The difficulty of giving art away extends to the public, even people who would otherwise like to buy art if they could afford it. In a capitalist, consumer-based society, we determine and define quality through price. Things that are still free like parks and libraries are communal spaces for sharing. On the other hand, if you can make something appear more authentic and artisanal, you can charge a lot more for products or services, much like art. This consumer-based impulse makes people suspicious of ‘free' art, immediately raising alarm bells that something must be wrong. There is no easy solution for that, and you can ask any dealer who has struggled to develop a market for an artist they believe in how difficult it can be to convince art collectors to buy a work.
I am proposing something between letting go of work for free and trying to sell it on consignment. I have sold quite a bit of artwork over the last 16 years and continue to sell works in galleries. Along the way I’ve also made work that has not sold, which has slowly returned to my studio. I don’t have room in my 400 sq/ft basement studio in Bushwick for the work, and it has had years to find a buyer on consignment. Theoretically, this work still has retail value, but its implicit ‘sell by date’ may have expired.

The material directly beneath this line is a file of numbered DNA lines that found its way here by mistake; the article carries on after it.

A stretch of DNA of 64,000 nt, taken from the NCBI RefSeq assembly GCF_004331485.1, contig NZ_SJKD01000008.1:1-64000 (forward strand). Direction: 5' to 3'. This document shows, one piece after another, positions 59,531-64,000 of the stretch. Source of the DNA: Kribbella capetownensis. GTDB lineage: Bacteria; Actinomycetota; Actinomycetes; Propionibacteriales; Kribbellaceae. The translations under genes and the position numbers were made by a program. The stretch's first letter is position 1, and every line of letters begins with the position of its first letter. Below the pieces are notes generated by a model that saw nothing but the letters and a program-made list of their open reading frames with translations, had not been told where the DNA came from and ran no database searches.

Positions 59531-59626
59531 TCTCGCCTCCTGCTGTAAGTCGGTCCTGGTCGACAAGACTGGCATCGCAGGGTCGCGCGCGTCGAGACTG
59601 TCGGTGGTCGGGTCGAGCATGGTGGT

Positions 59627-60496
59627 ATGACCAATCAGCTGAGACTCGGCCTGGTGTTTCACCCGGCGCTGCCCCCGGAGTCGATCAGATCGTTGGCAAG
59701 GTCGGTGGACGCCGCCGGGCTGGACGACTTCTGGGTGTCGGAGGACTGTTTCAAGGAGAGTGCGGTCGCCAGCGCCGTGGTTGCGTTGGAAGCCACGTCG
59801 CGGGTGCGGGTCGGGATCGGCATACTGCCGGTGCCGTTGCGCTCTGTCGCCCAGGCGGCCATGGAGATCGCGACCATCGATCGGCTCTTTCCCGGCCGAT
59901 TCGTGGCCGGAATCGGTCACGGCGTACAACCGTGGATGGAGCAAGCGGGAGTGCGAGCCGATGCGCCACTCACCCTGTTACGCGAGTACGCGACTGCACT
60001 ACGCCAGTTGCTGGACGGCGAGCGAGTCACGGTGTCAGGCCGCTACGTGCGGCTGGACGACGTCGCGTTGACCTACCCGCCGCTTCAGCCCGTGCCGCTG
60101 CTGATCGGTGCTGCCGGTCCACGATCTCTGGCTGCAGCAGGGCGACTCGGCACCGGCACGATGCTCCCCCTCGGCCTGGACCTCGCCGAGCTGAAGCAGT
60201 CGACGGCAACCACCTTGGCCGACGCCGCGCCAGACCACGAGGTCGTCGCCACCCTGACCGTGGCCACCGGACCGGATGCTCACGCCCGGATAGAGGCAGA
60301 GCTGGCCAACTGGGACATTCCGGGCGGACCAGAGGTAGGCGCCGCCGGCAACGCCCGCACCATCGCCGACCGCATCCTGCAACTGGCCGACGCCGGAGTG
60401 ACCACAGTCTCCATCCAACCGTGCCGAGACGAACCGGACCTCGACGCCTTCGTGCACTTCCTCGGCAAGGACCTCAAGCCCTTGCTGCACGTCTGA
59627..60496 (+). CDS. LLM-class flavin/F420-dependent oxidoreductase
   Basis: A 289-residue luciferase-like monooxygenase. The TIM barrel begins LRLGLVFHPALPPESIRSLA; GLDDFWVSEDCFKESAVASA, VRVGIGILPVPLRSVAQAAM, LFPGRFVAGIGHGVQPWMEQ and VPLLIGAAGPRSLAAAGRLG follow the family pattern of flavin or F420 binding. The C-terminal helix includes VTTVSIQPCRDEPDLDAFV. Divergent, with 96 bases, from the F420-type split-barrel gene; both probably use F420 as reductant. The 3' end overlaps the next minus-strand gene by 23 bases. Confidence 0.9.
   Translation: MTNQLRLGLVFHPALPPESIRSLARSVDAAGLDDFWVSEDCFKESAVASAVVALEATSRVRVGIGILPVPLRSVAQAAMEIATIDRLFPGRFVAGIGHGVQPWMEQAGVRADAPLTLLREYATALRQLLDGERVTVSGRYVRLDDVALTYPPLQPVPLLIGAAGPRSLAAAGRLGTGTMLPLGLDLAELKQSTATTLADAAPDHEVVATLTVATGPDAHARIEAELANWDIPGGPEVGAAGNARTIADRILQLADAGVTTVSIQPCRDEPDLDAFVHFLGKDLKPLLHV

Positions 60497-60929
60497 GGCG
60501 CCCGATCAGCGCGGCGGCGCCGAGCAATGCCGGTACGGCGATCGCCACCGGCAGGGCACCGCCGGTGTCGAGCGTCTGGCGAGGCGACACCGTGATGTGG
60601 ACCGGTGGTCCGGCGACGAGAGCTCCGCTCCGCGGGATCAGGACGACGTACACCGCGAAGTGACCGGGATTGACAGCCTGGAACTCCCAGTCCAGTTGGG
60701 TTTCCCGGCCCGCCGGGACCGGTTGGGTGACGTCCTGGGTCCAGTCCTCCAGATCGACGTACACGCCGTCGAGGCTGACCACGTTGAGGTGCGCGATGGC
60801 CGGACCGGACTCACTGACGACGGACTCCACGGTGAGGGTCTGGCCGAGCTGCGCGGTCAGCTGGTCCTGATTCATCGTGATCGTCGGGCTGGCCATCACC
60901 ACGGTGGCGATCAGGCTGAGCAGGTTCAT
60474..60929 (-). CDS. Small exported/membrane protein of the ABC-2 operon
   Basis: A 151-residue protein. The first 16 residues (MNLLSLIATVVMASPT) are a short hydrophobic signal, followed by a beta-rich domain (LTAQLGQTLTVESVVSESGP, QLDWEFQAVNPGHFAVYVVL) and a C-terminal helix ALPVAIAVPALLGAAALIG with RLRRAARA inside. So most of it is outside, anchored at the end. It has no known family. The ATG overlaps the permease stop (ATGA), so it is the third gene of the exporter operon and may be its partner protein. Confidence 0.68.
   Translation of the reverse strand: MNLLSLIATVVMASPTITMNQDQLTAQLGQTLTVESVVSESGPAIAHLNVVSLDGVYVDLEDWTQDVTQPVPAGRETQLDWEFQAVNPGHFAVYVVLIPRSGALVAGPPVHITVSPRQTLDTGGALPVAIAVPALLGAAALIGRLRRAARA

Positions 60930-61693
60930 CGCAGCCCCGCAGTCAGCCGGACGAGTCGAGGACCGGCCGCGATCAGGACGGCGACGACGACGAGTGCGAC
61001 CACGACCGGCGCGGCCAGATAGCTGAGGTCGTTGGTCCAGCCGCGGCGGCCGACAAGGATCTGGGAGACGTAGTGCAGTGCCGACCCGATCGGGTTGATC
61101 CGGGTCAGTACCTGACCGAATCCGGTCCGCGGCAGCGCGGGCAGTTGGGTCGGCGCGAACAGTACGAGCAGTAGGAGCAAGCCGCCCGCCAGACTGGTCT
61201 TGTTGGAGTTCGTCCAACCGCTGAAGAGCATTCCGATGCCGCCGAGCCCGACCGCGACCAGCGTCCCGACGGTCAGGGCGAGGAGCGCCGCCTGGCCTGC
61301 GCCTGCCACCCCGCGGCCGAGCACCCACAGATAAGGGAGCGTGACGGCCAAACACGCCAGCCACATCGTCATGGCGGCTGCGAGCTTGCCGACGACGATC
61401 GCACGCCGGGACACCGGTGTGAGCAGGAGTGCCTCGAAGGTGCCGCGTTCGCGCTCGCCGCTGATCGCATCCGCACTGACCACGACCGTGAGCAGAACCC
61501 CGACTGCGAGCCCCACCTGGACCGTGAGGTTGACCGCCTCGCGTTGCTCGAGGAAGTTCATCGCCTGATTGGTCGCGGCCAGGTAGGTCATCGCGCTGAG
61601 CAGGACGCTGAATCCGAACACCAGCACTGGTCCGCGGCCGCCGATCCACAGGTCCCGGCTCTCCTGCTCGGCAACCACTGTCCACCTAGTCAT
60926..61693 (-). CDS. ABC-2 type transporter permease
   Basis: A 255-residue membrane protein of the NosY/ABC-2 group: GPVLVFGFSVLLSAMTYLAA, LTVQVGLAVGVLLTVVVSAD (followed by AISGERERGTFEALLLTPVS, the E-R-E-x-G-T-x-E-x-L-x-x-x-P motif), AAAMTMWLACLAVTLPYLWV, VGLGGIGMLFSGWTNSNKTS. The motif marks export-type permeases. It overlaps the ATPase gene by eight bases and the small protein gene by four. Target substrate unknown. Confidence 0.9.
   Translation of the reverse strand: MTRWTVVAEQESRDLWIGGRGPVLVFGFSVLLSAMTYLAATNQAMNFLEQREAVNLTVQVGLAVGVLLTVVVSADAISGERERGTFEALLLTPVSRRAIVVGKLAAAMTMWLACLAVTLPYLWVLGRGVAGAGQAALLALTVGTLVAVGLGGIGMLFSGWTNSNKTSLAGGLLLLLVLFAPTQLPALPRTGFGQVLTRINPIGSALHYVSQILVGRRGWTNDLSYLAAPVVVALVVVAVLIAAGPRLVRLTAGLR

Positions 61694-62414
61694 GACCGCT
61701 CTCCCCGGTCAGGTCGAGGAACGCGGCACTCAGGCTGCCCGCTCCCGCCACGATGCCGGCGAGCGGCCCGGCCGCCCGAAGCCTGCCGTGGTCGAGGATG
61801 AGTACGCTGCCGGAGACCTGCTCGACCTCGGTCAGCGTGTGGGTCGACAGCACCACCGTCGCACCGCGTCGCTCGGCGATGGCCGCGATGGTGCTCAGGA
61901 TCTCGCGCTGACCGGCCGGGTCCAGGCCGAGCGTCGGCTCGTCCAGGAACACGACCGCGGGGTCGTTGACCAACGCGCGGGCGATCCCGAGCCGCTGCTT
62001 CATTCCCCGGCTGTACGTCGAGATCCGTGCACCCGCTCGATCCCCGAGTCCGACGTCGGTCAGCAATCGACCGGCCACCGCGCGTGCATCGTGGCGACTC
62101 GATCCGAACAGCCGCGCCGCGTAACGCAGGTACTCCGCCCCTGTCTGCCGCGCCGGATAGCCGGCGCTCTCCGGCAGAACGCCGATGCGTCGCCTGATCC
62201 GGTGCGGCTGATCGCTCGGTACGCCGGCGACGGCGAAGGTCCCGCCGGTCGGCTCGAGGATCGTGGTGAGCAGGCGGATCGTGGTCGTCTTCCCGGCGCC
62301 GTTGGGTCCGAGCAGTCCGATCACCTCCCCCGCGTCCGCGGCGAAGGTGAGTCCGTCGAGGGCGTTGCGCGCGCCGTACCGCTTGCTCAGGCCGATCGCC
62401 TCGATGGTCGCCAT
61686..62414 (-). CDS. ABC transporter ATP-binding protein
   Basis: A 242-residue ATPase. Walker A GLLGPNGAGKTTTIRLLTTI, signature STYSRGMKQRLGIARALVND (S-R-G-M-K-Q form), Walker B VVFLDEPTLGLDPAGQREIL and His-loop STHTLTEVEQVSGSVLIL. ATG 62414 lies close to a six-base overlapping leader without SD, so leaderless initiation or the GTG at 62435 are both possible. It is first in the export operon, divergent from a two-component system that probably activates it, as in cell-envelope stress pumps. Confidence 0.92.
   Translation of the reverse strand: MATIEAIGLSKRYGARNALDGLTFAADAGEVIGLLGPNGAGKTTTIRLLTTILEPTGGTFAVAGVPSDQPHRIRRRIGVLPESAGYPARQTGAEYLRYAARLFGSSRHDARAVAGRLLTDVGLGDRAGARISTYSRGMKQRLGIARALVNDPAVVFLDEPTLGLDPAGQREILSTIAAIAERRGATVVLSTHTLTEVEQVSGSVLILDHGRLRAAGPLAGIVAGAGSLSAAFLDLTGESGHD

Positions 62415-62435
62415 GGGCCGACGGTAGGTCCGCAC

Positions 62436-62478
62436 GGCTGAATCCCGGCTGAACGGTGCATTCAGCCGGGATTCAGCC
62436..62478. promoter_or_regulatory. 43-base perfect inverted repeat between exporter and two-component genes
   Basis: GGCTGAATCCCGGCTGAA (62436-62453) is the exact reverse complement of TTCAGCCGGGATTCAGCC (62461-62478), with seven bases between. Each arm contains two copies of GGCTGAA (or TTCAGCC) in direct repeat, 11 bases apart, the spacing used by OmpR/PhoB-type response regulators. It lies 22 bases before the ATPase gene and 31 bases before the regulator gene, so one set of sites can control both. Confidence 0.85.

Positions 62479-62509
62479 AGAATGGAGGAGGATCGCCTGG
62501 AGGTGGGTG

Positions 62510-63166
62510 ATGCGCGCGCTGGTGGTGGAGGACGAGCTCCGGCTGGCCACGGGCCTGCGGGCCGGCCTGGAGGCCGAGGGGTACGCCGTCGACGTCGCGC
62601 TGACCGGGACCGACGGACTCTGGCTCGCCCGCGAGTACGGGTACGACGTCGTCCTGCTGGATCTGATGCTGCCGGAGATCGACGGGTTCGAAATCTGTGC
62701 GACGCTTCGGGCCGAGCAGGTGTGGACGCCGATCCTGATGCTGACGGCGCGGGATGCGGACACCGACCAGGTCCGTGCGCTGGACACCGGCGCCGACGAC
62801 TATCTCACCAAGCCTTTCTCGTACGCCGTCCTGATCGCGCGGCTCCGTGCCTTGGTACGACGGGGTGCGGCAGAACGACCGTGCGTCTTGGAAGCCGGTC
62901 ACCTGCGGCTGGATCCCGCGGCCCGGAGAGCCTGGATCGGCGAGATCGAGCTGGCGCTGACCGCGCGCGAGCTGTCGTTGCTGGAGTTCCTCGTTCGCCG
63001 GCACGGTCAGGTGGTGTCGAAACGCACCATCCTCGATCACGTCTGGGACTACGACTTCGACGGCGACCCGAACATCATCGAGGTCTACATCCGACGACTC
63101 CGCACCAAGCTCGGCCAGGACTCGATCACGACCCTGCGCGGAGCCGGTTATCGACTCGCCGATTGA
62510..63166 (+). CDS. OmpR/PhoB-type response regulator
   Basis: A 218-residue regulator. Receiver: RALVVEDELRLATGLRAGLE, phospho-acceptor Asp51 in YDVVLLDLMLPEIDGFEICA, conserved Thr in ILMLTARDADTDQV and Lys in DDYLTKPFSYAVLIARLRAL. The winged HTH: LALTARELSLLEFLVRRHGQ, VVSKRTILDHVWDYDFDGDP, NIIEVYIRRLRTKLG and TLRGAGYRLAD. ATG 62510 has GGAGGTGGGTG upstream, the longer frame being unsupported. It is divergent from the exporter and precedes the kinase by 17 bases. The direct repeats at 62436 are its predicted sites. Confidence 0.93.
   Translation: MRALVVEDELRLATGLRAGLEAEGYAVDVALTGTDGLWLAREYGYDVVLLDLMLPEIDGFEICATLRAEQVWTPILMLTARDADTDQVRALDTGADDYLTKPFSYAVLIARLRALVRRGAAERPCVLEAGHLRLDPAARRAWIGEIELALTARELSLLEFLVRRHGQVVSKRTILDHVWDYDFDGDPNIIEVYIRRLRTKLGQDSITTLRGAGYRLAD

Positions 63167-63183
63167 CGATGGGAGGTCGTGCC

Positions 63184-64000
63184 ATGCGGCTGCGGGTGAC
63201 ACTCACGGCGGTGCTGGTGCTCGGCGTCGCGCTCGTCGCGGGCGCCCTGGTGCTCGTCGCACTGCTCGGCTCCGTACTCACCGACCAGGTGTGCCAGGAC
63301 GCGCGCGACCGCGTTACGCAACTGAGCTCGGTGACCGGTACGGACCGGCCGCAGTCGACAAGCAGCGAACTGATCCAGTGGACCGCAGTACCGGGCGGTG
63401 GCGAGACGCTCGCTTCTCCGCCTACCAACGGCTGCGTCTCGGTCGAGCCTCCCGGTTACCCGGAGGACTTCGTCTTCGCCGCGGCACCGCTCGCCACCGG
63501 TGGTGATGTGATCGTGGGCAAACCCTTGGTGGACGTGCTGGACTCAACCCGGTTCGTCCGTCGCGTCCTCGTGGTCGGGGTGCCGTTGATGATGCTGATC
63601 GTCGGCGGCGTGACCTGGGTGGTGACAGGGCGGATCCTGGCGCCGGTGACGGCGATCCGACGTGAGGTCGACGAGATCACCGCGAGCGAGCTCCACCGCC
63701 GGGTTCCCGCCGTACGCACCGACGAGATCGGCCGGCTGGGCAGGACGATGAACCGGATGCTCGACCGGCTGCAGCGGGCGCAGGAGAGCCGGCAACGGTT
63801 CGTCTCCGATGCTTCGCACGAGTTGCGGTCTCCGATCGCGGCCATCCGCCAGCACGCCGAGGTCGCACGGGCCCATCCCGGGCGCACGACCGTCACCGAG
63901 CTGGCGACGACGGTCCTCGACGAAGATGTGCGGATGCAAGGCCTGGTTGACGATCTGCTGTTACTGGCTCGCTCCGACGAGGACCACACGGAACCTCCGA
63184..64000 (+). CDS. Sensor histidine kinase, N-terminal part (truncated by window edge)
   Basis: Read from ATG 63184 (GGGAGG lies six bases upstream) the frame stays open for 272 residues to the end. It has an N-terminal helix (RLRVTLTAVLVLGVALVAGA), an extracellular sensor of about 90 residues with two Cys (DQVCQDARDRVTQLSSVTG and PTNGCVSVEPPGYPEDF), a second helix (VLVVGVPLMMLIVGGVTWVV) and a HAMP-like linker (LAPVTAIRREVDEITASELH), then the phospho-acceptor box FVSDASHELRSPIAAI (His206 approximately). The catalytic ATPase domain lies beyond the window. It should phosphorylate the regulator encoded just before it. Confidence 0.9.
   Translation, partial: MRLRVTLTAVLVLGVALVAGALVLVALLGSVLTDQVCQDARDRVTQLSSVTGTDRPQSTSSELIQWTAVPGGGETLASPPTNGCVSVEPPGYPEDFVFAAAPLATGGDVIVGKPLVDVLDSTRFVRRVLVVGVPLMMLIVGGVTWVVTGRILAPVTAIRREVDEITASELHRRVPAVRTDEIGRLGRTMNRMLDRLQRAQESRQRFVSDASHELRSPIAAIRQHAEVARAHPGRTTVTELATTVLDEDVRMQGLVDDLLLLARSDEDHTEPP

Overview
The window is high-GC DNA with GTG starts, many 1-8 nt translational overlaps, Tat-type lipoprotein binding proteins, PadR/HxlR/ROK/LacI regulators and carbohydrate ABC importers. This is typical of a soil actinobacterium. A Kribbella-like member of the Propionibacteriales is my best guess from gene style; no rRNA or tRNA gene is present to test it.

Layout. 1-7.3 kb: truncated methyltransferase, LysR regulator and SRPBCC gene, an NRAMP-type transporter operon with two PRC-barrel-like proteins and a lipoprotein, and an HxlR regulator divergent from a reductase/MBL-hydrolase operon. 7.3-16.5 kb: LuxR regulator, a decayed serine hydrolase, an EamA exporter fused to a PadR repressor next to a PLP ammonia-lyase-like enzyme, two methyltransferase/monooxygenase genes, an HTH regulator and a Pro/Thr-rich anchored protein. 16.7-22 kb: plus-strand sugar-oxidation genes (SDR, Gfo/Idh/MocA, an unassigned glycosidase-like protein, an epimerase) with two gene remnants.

With “store-to-own” you are invited to acquire my unsold inventory by storing it in your home, office, business, museum, or institution. After a period of 5 years, ownership of the object(s) will be transferred to you, the long-term borrower, using a simple contract. To acknowledge my own economic self-interest, I or my estate, shall retain a 50% stake in any future sale of the art work. Beyond that, the contract includes a 10% resale royalty clause currently unavailable to artists in the US. It remains a logical possibility that my artwork will appreciate significantly in value. It's also possible that it will be a worthless burden as changing conditions on the planet make the idea of storing art objects seem strange and implausible. Something left over from a previous era of relative comfort and stability for the middle and upper classes who had the time, money, and education to contemplate individualistic cultural artifacts.
The process is relatively simple. Select any of the available art works and fill out the store-to-own inquiry form. I will send you a contract to sign electronically and then we can arrange pick-up or shipping of the work. The terms of store-to-own are listed in the contract including the duration of the storage, good faith efforts to insure the work, loaning the work for exhibition, and what happens in the event that someone else wants to buy the work before the terms of transfer are complete. The longer you hold onto the work, the cheaper the price will be for you to buy the work outright. You may choose to negotiate with that interested buyer and sell it to them, but you'll have to give me a 10% cut. The names of all borrowers will be published on a public spreadsheet.
If you are interested in participating, please browse the available works, read over the contract, and contact me. If you should feel inclined to buy the work outright, at retail cost, these works have been released from their obligation to a commercial gallery so all proceeds go to me.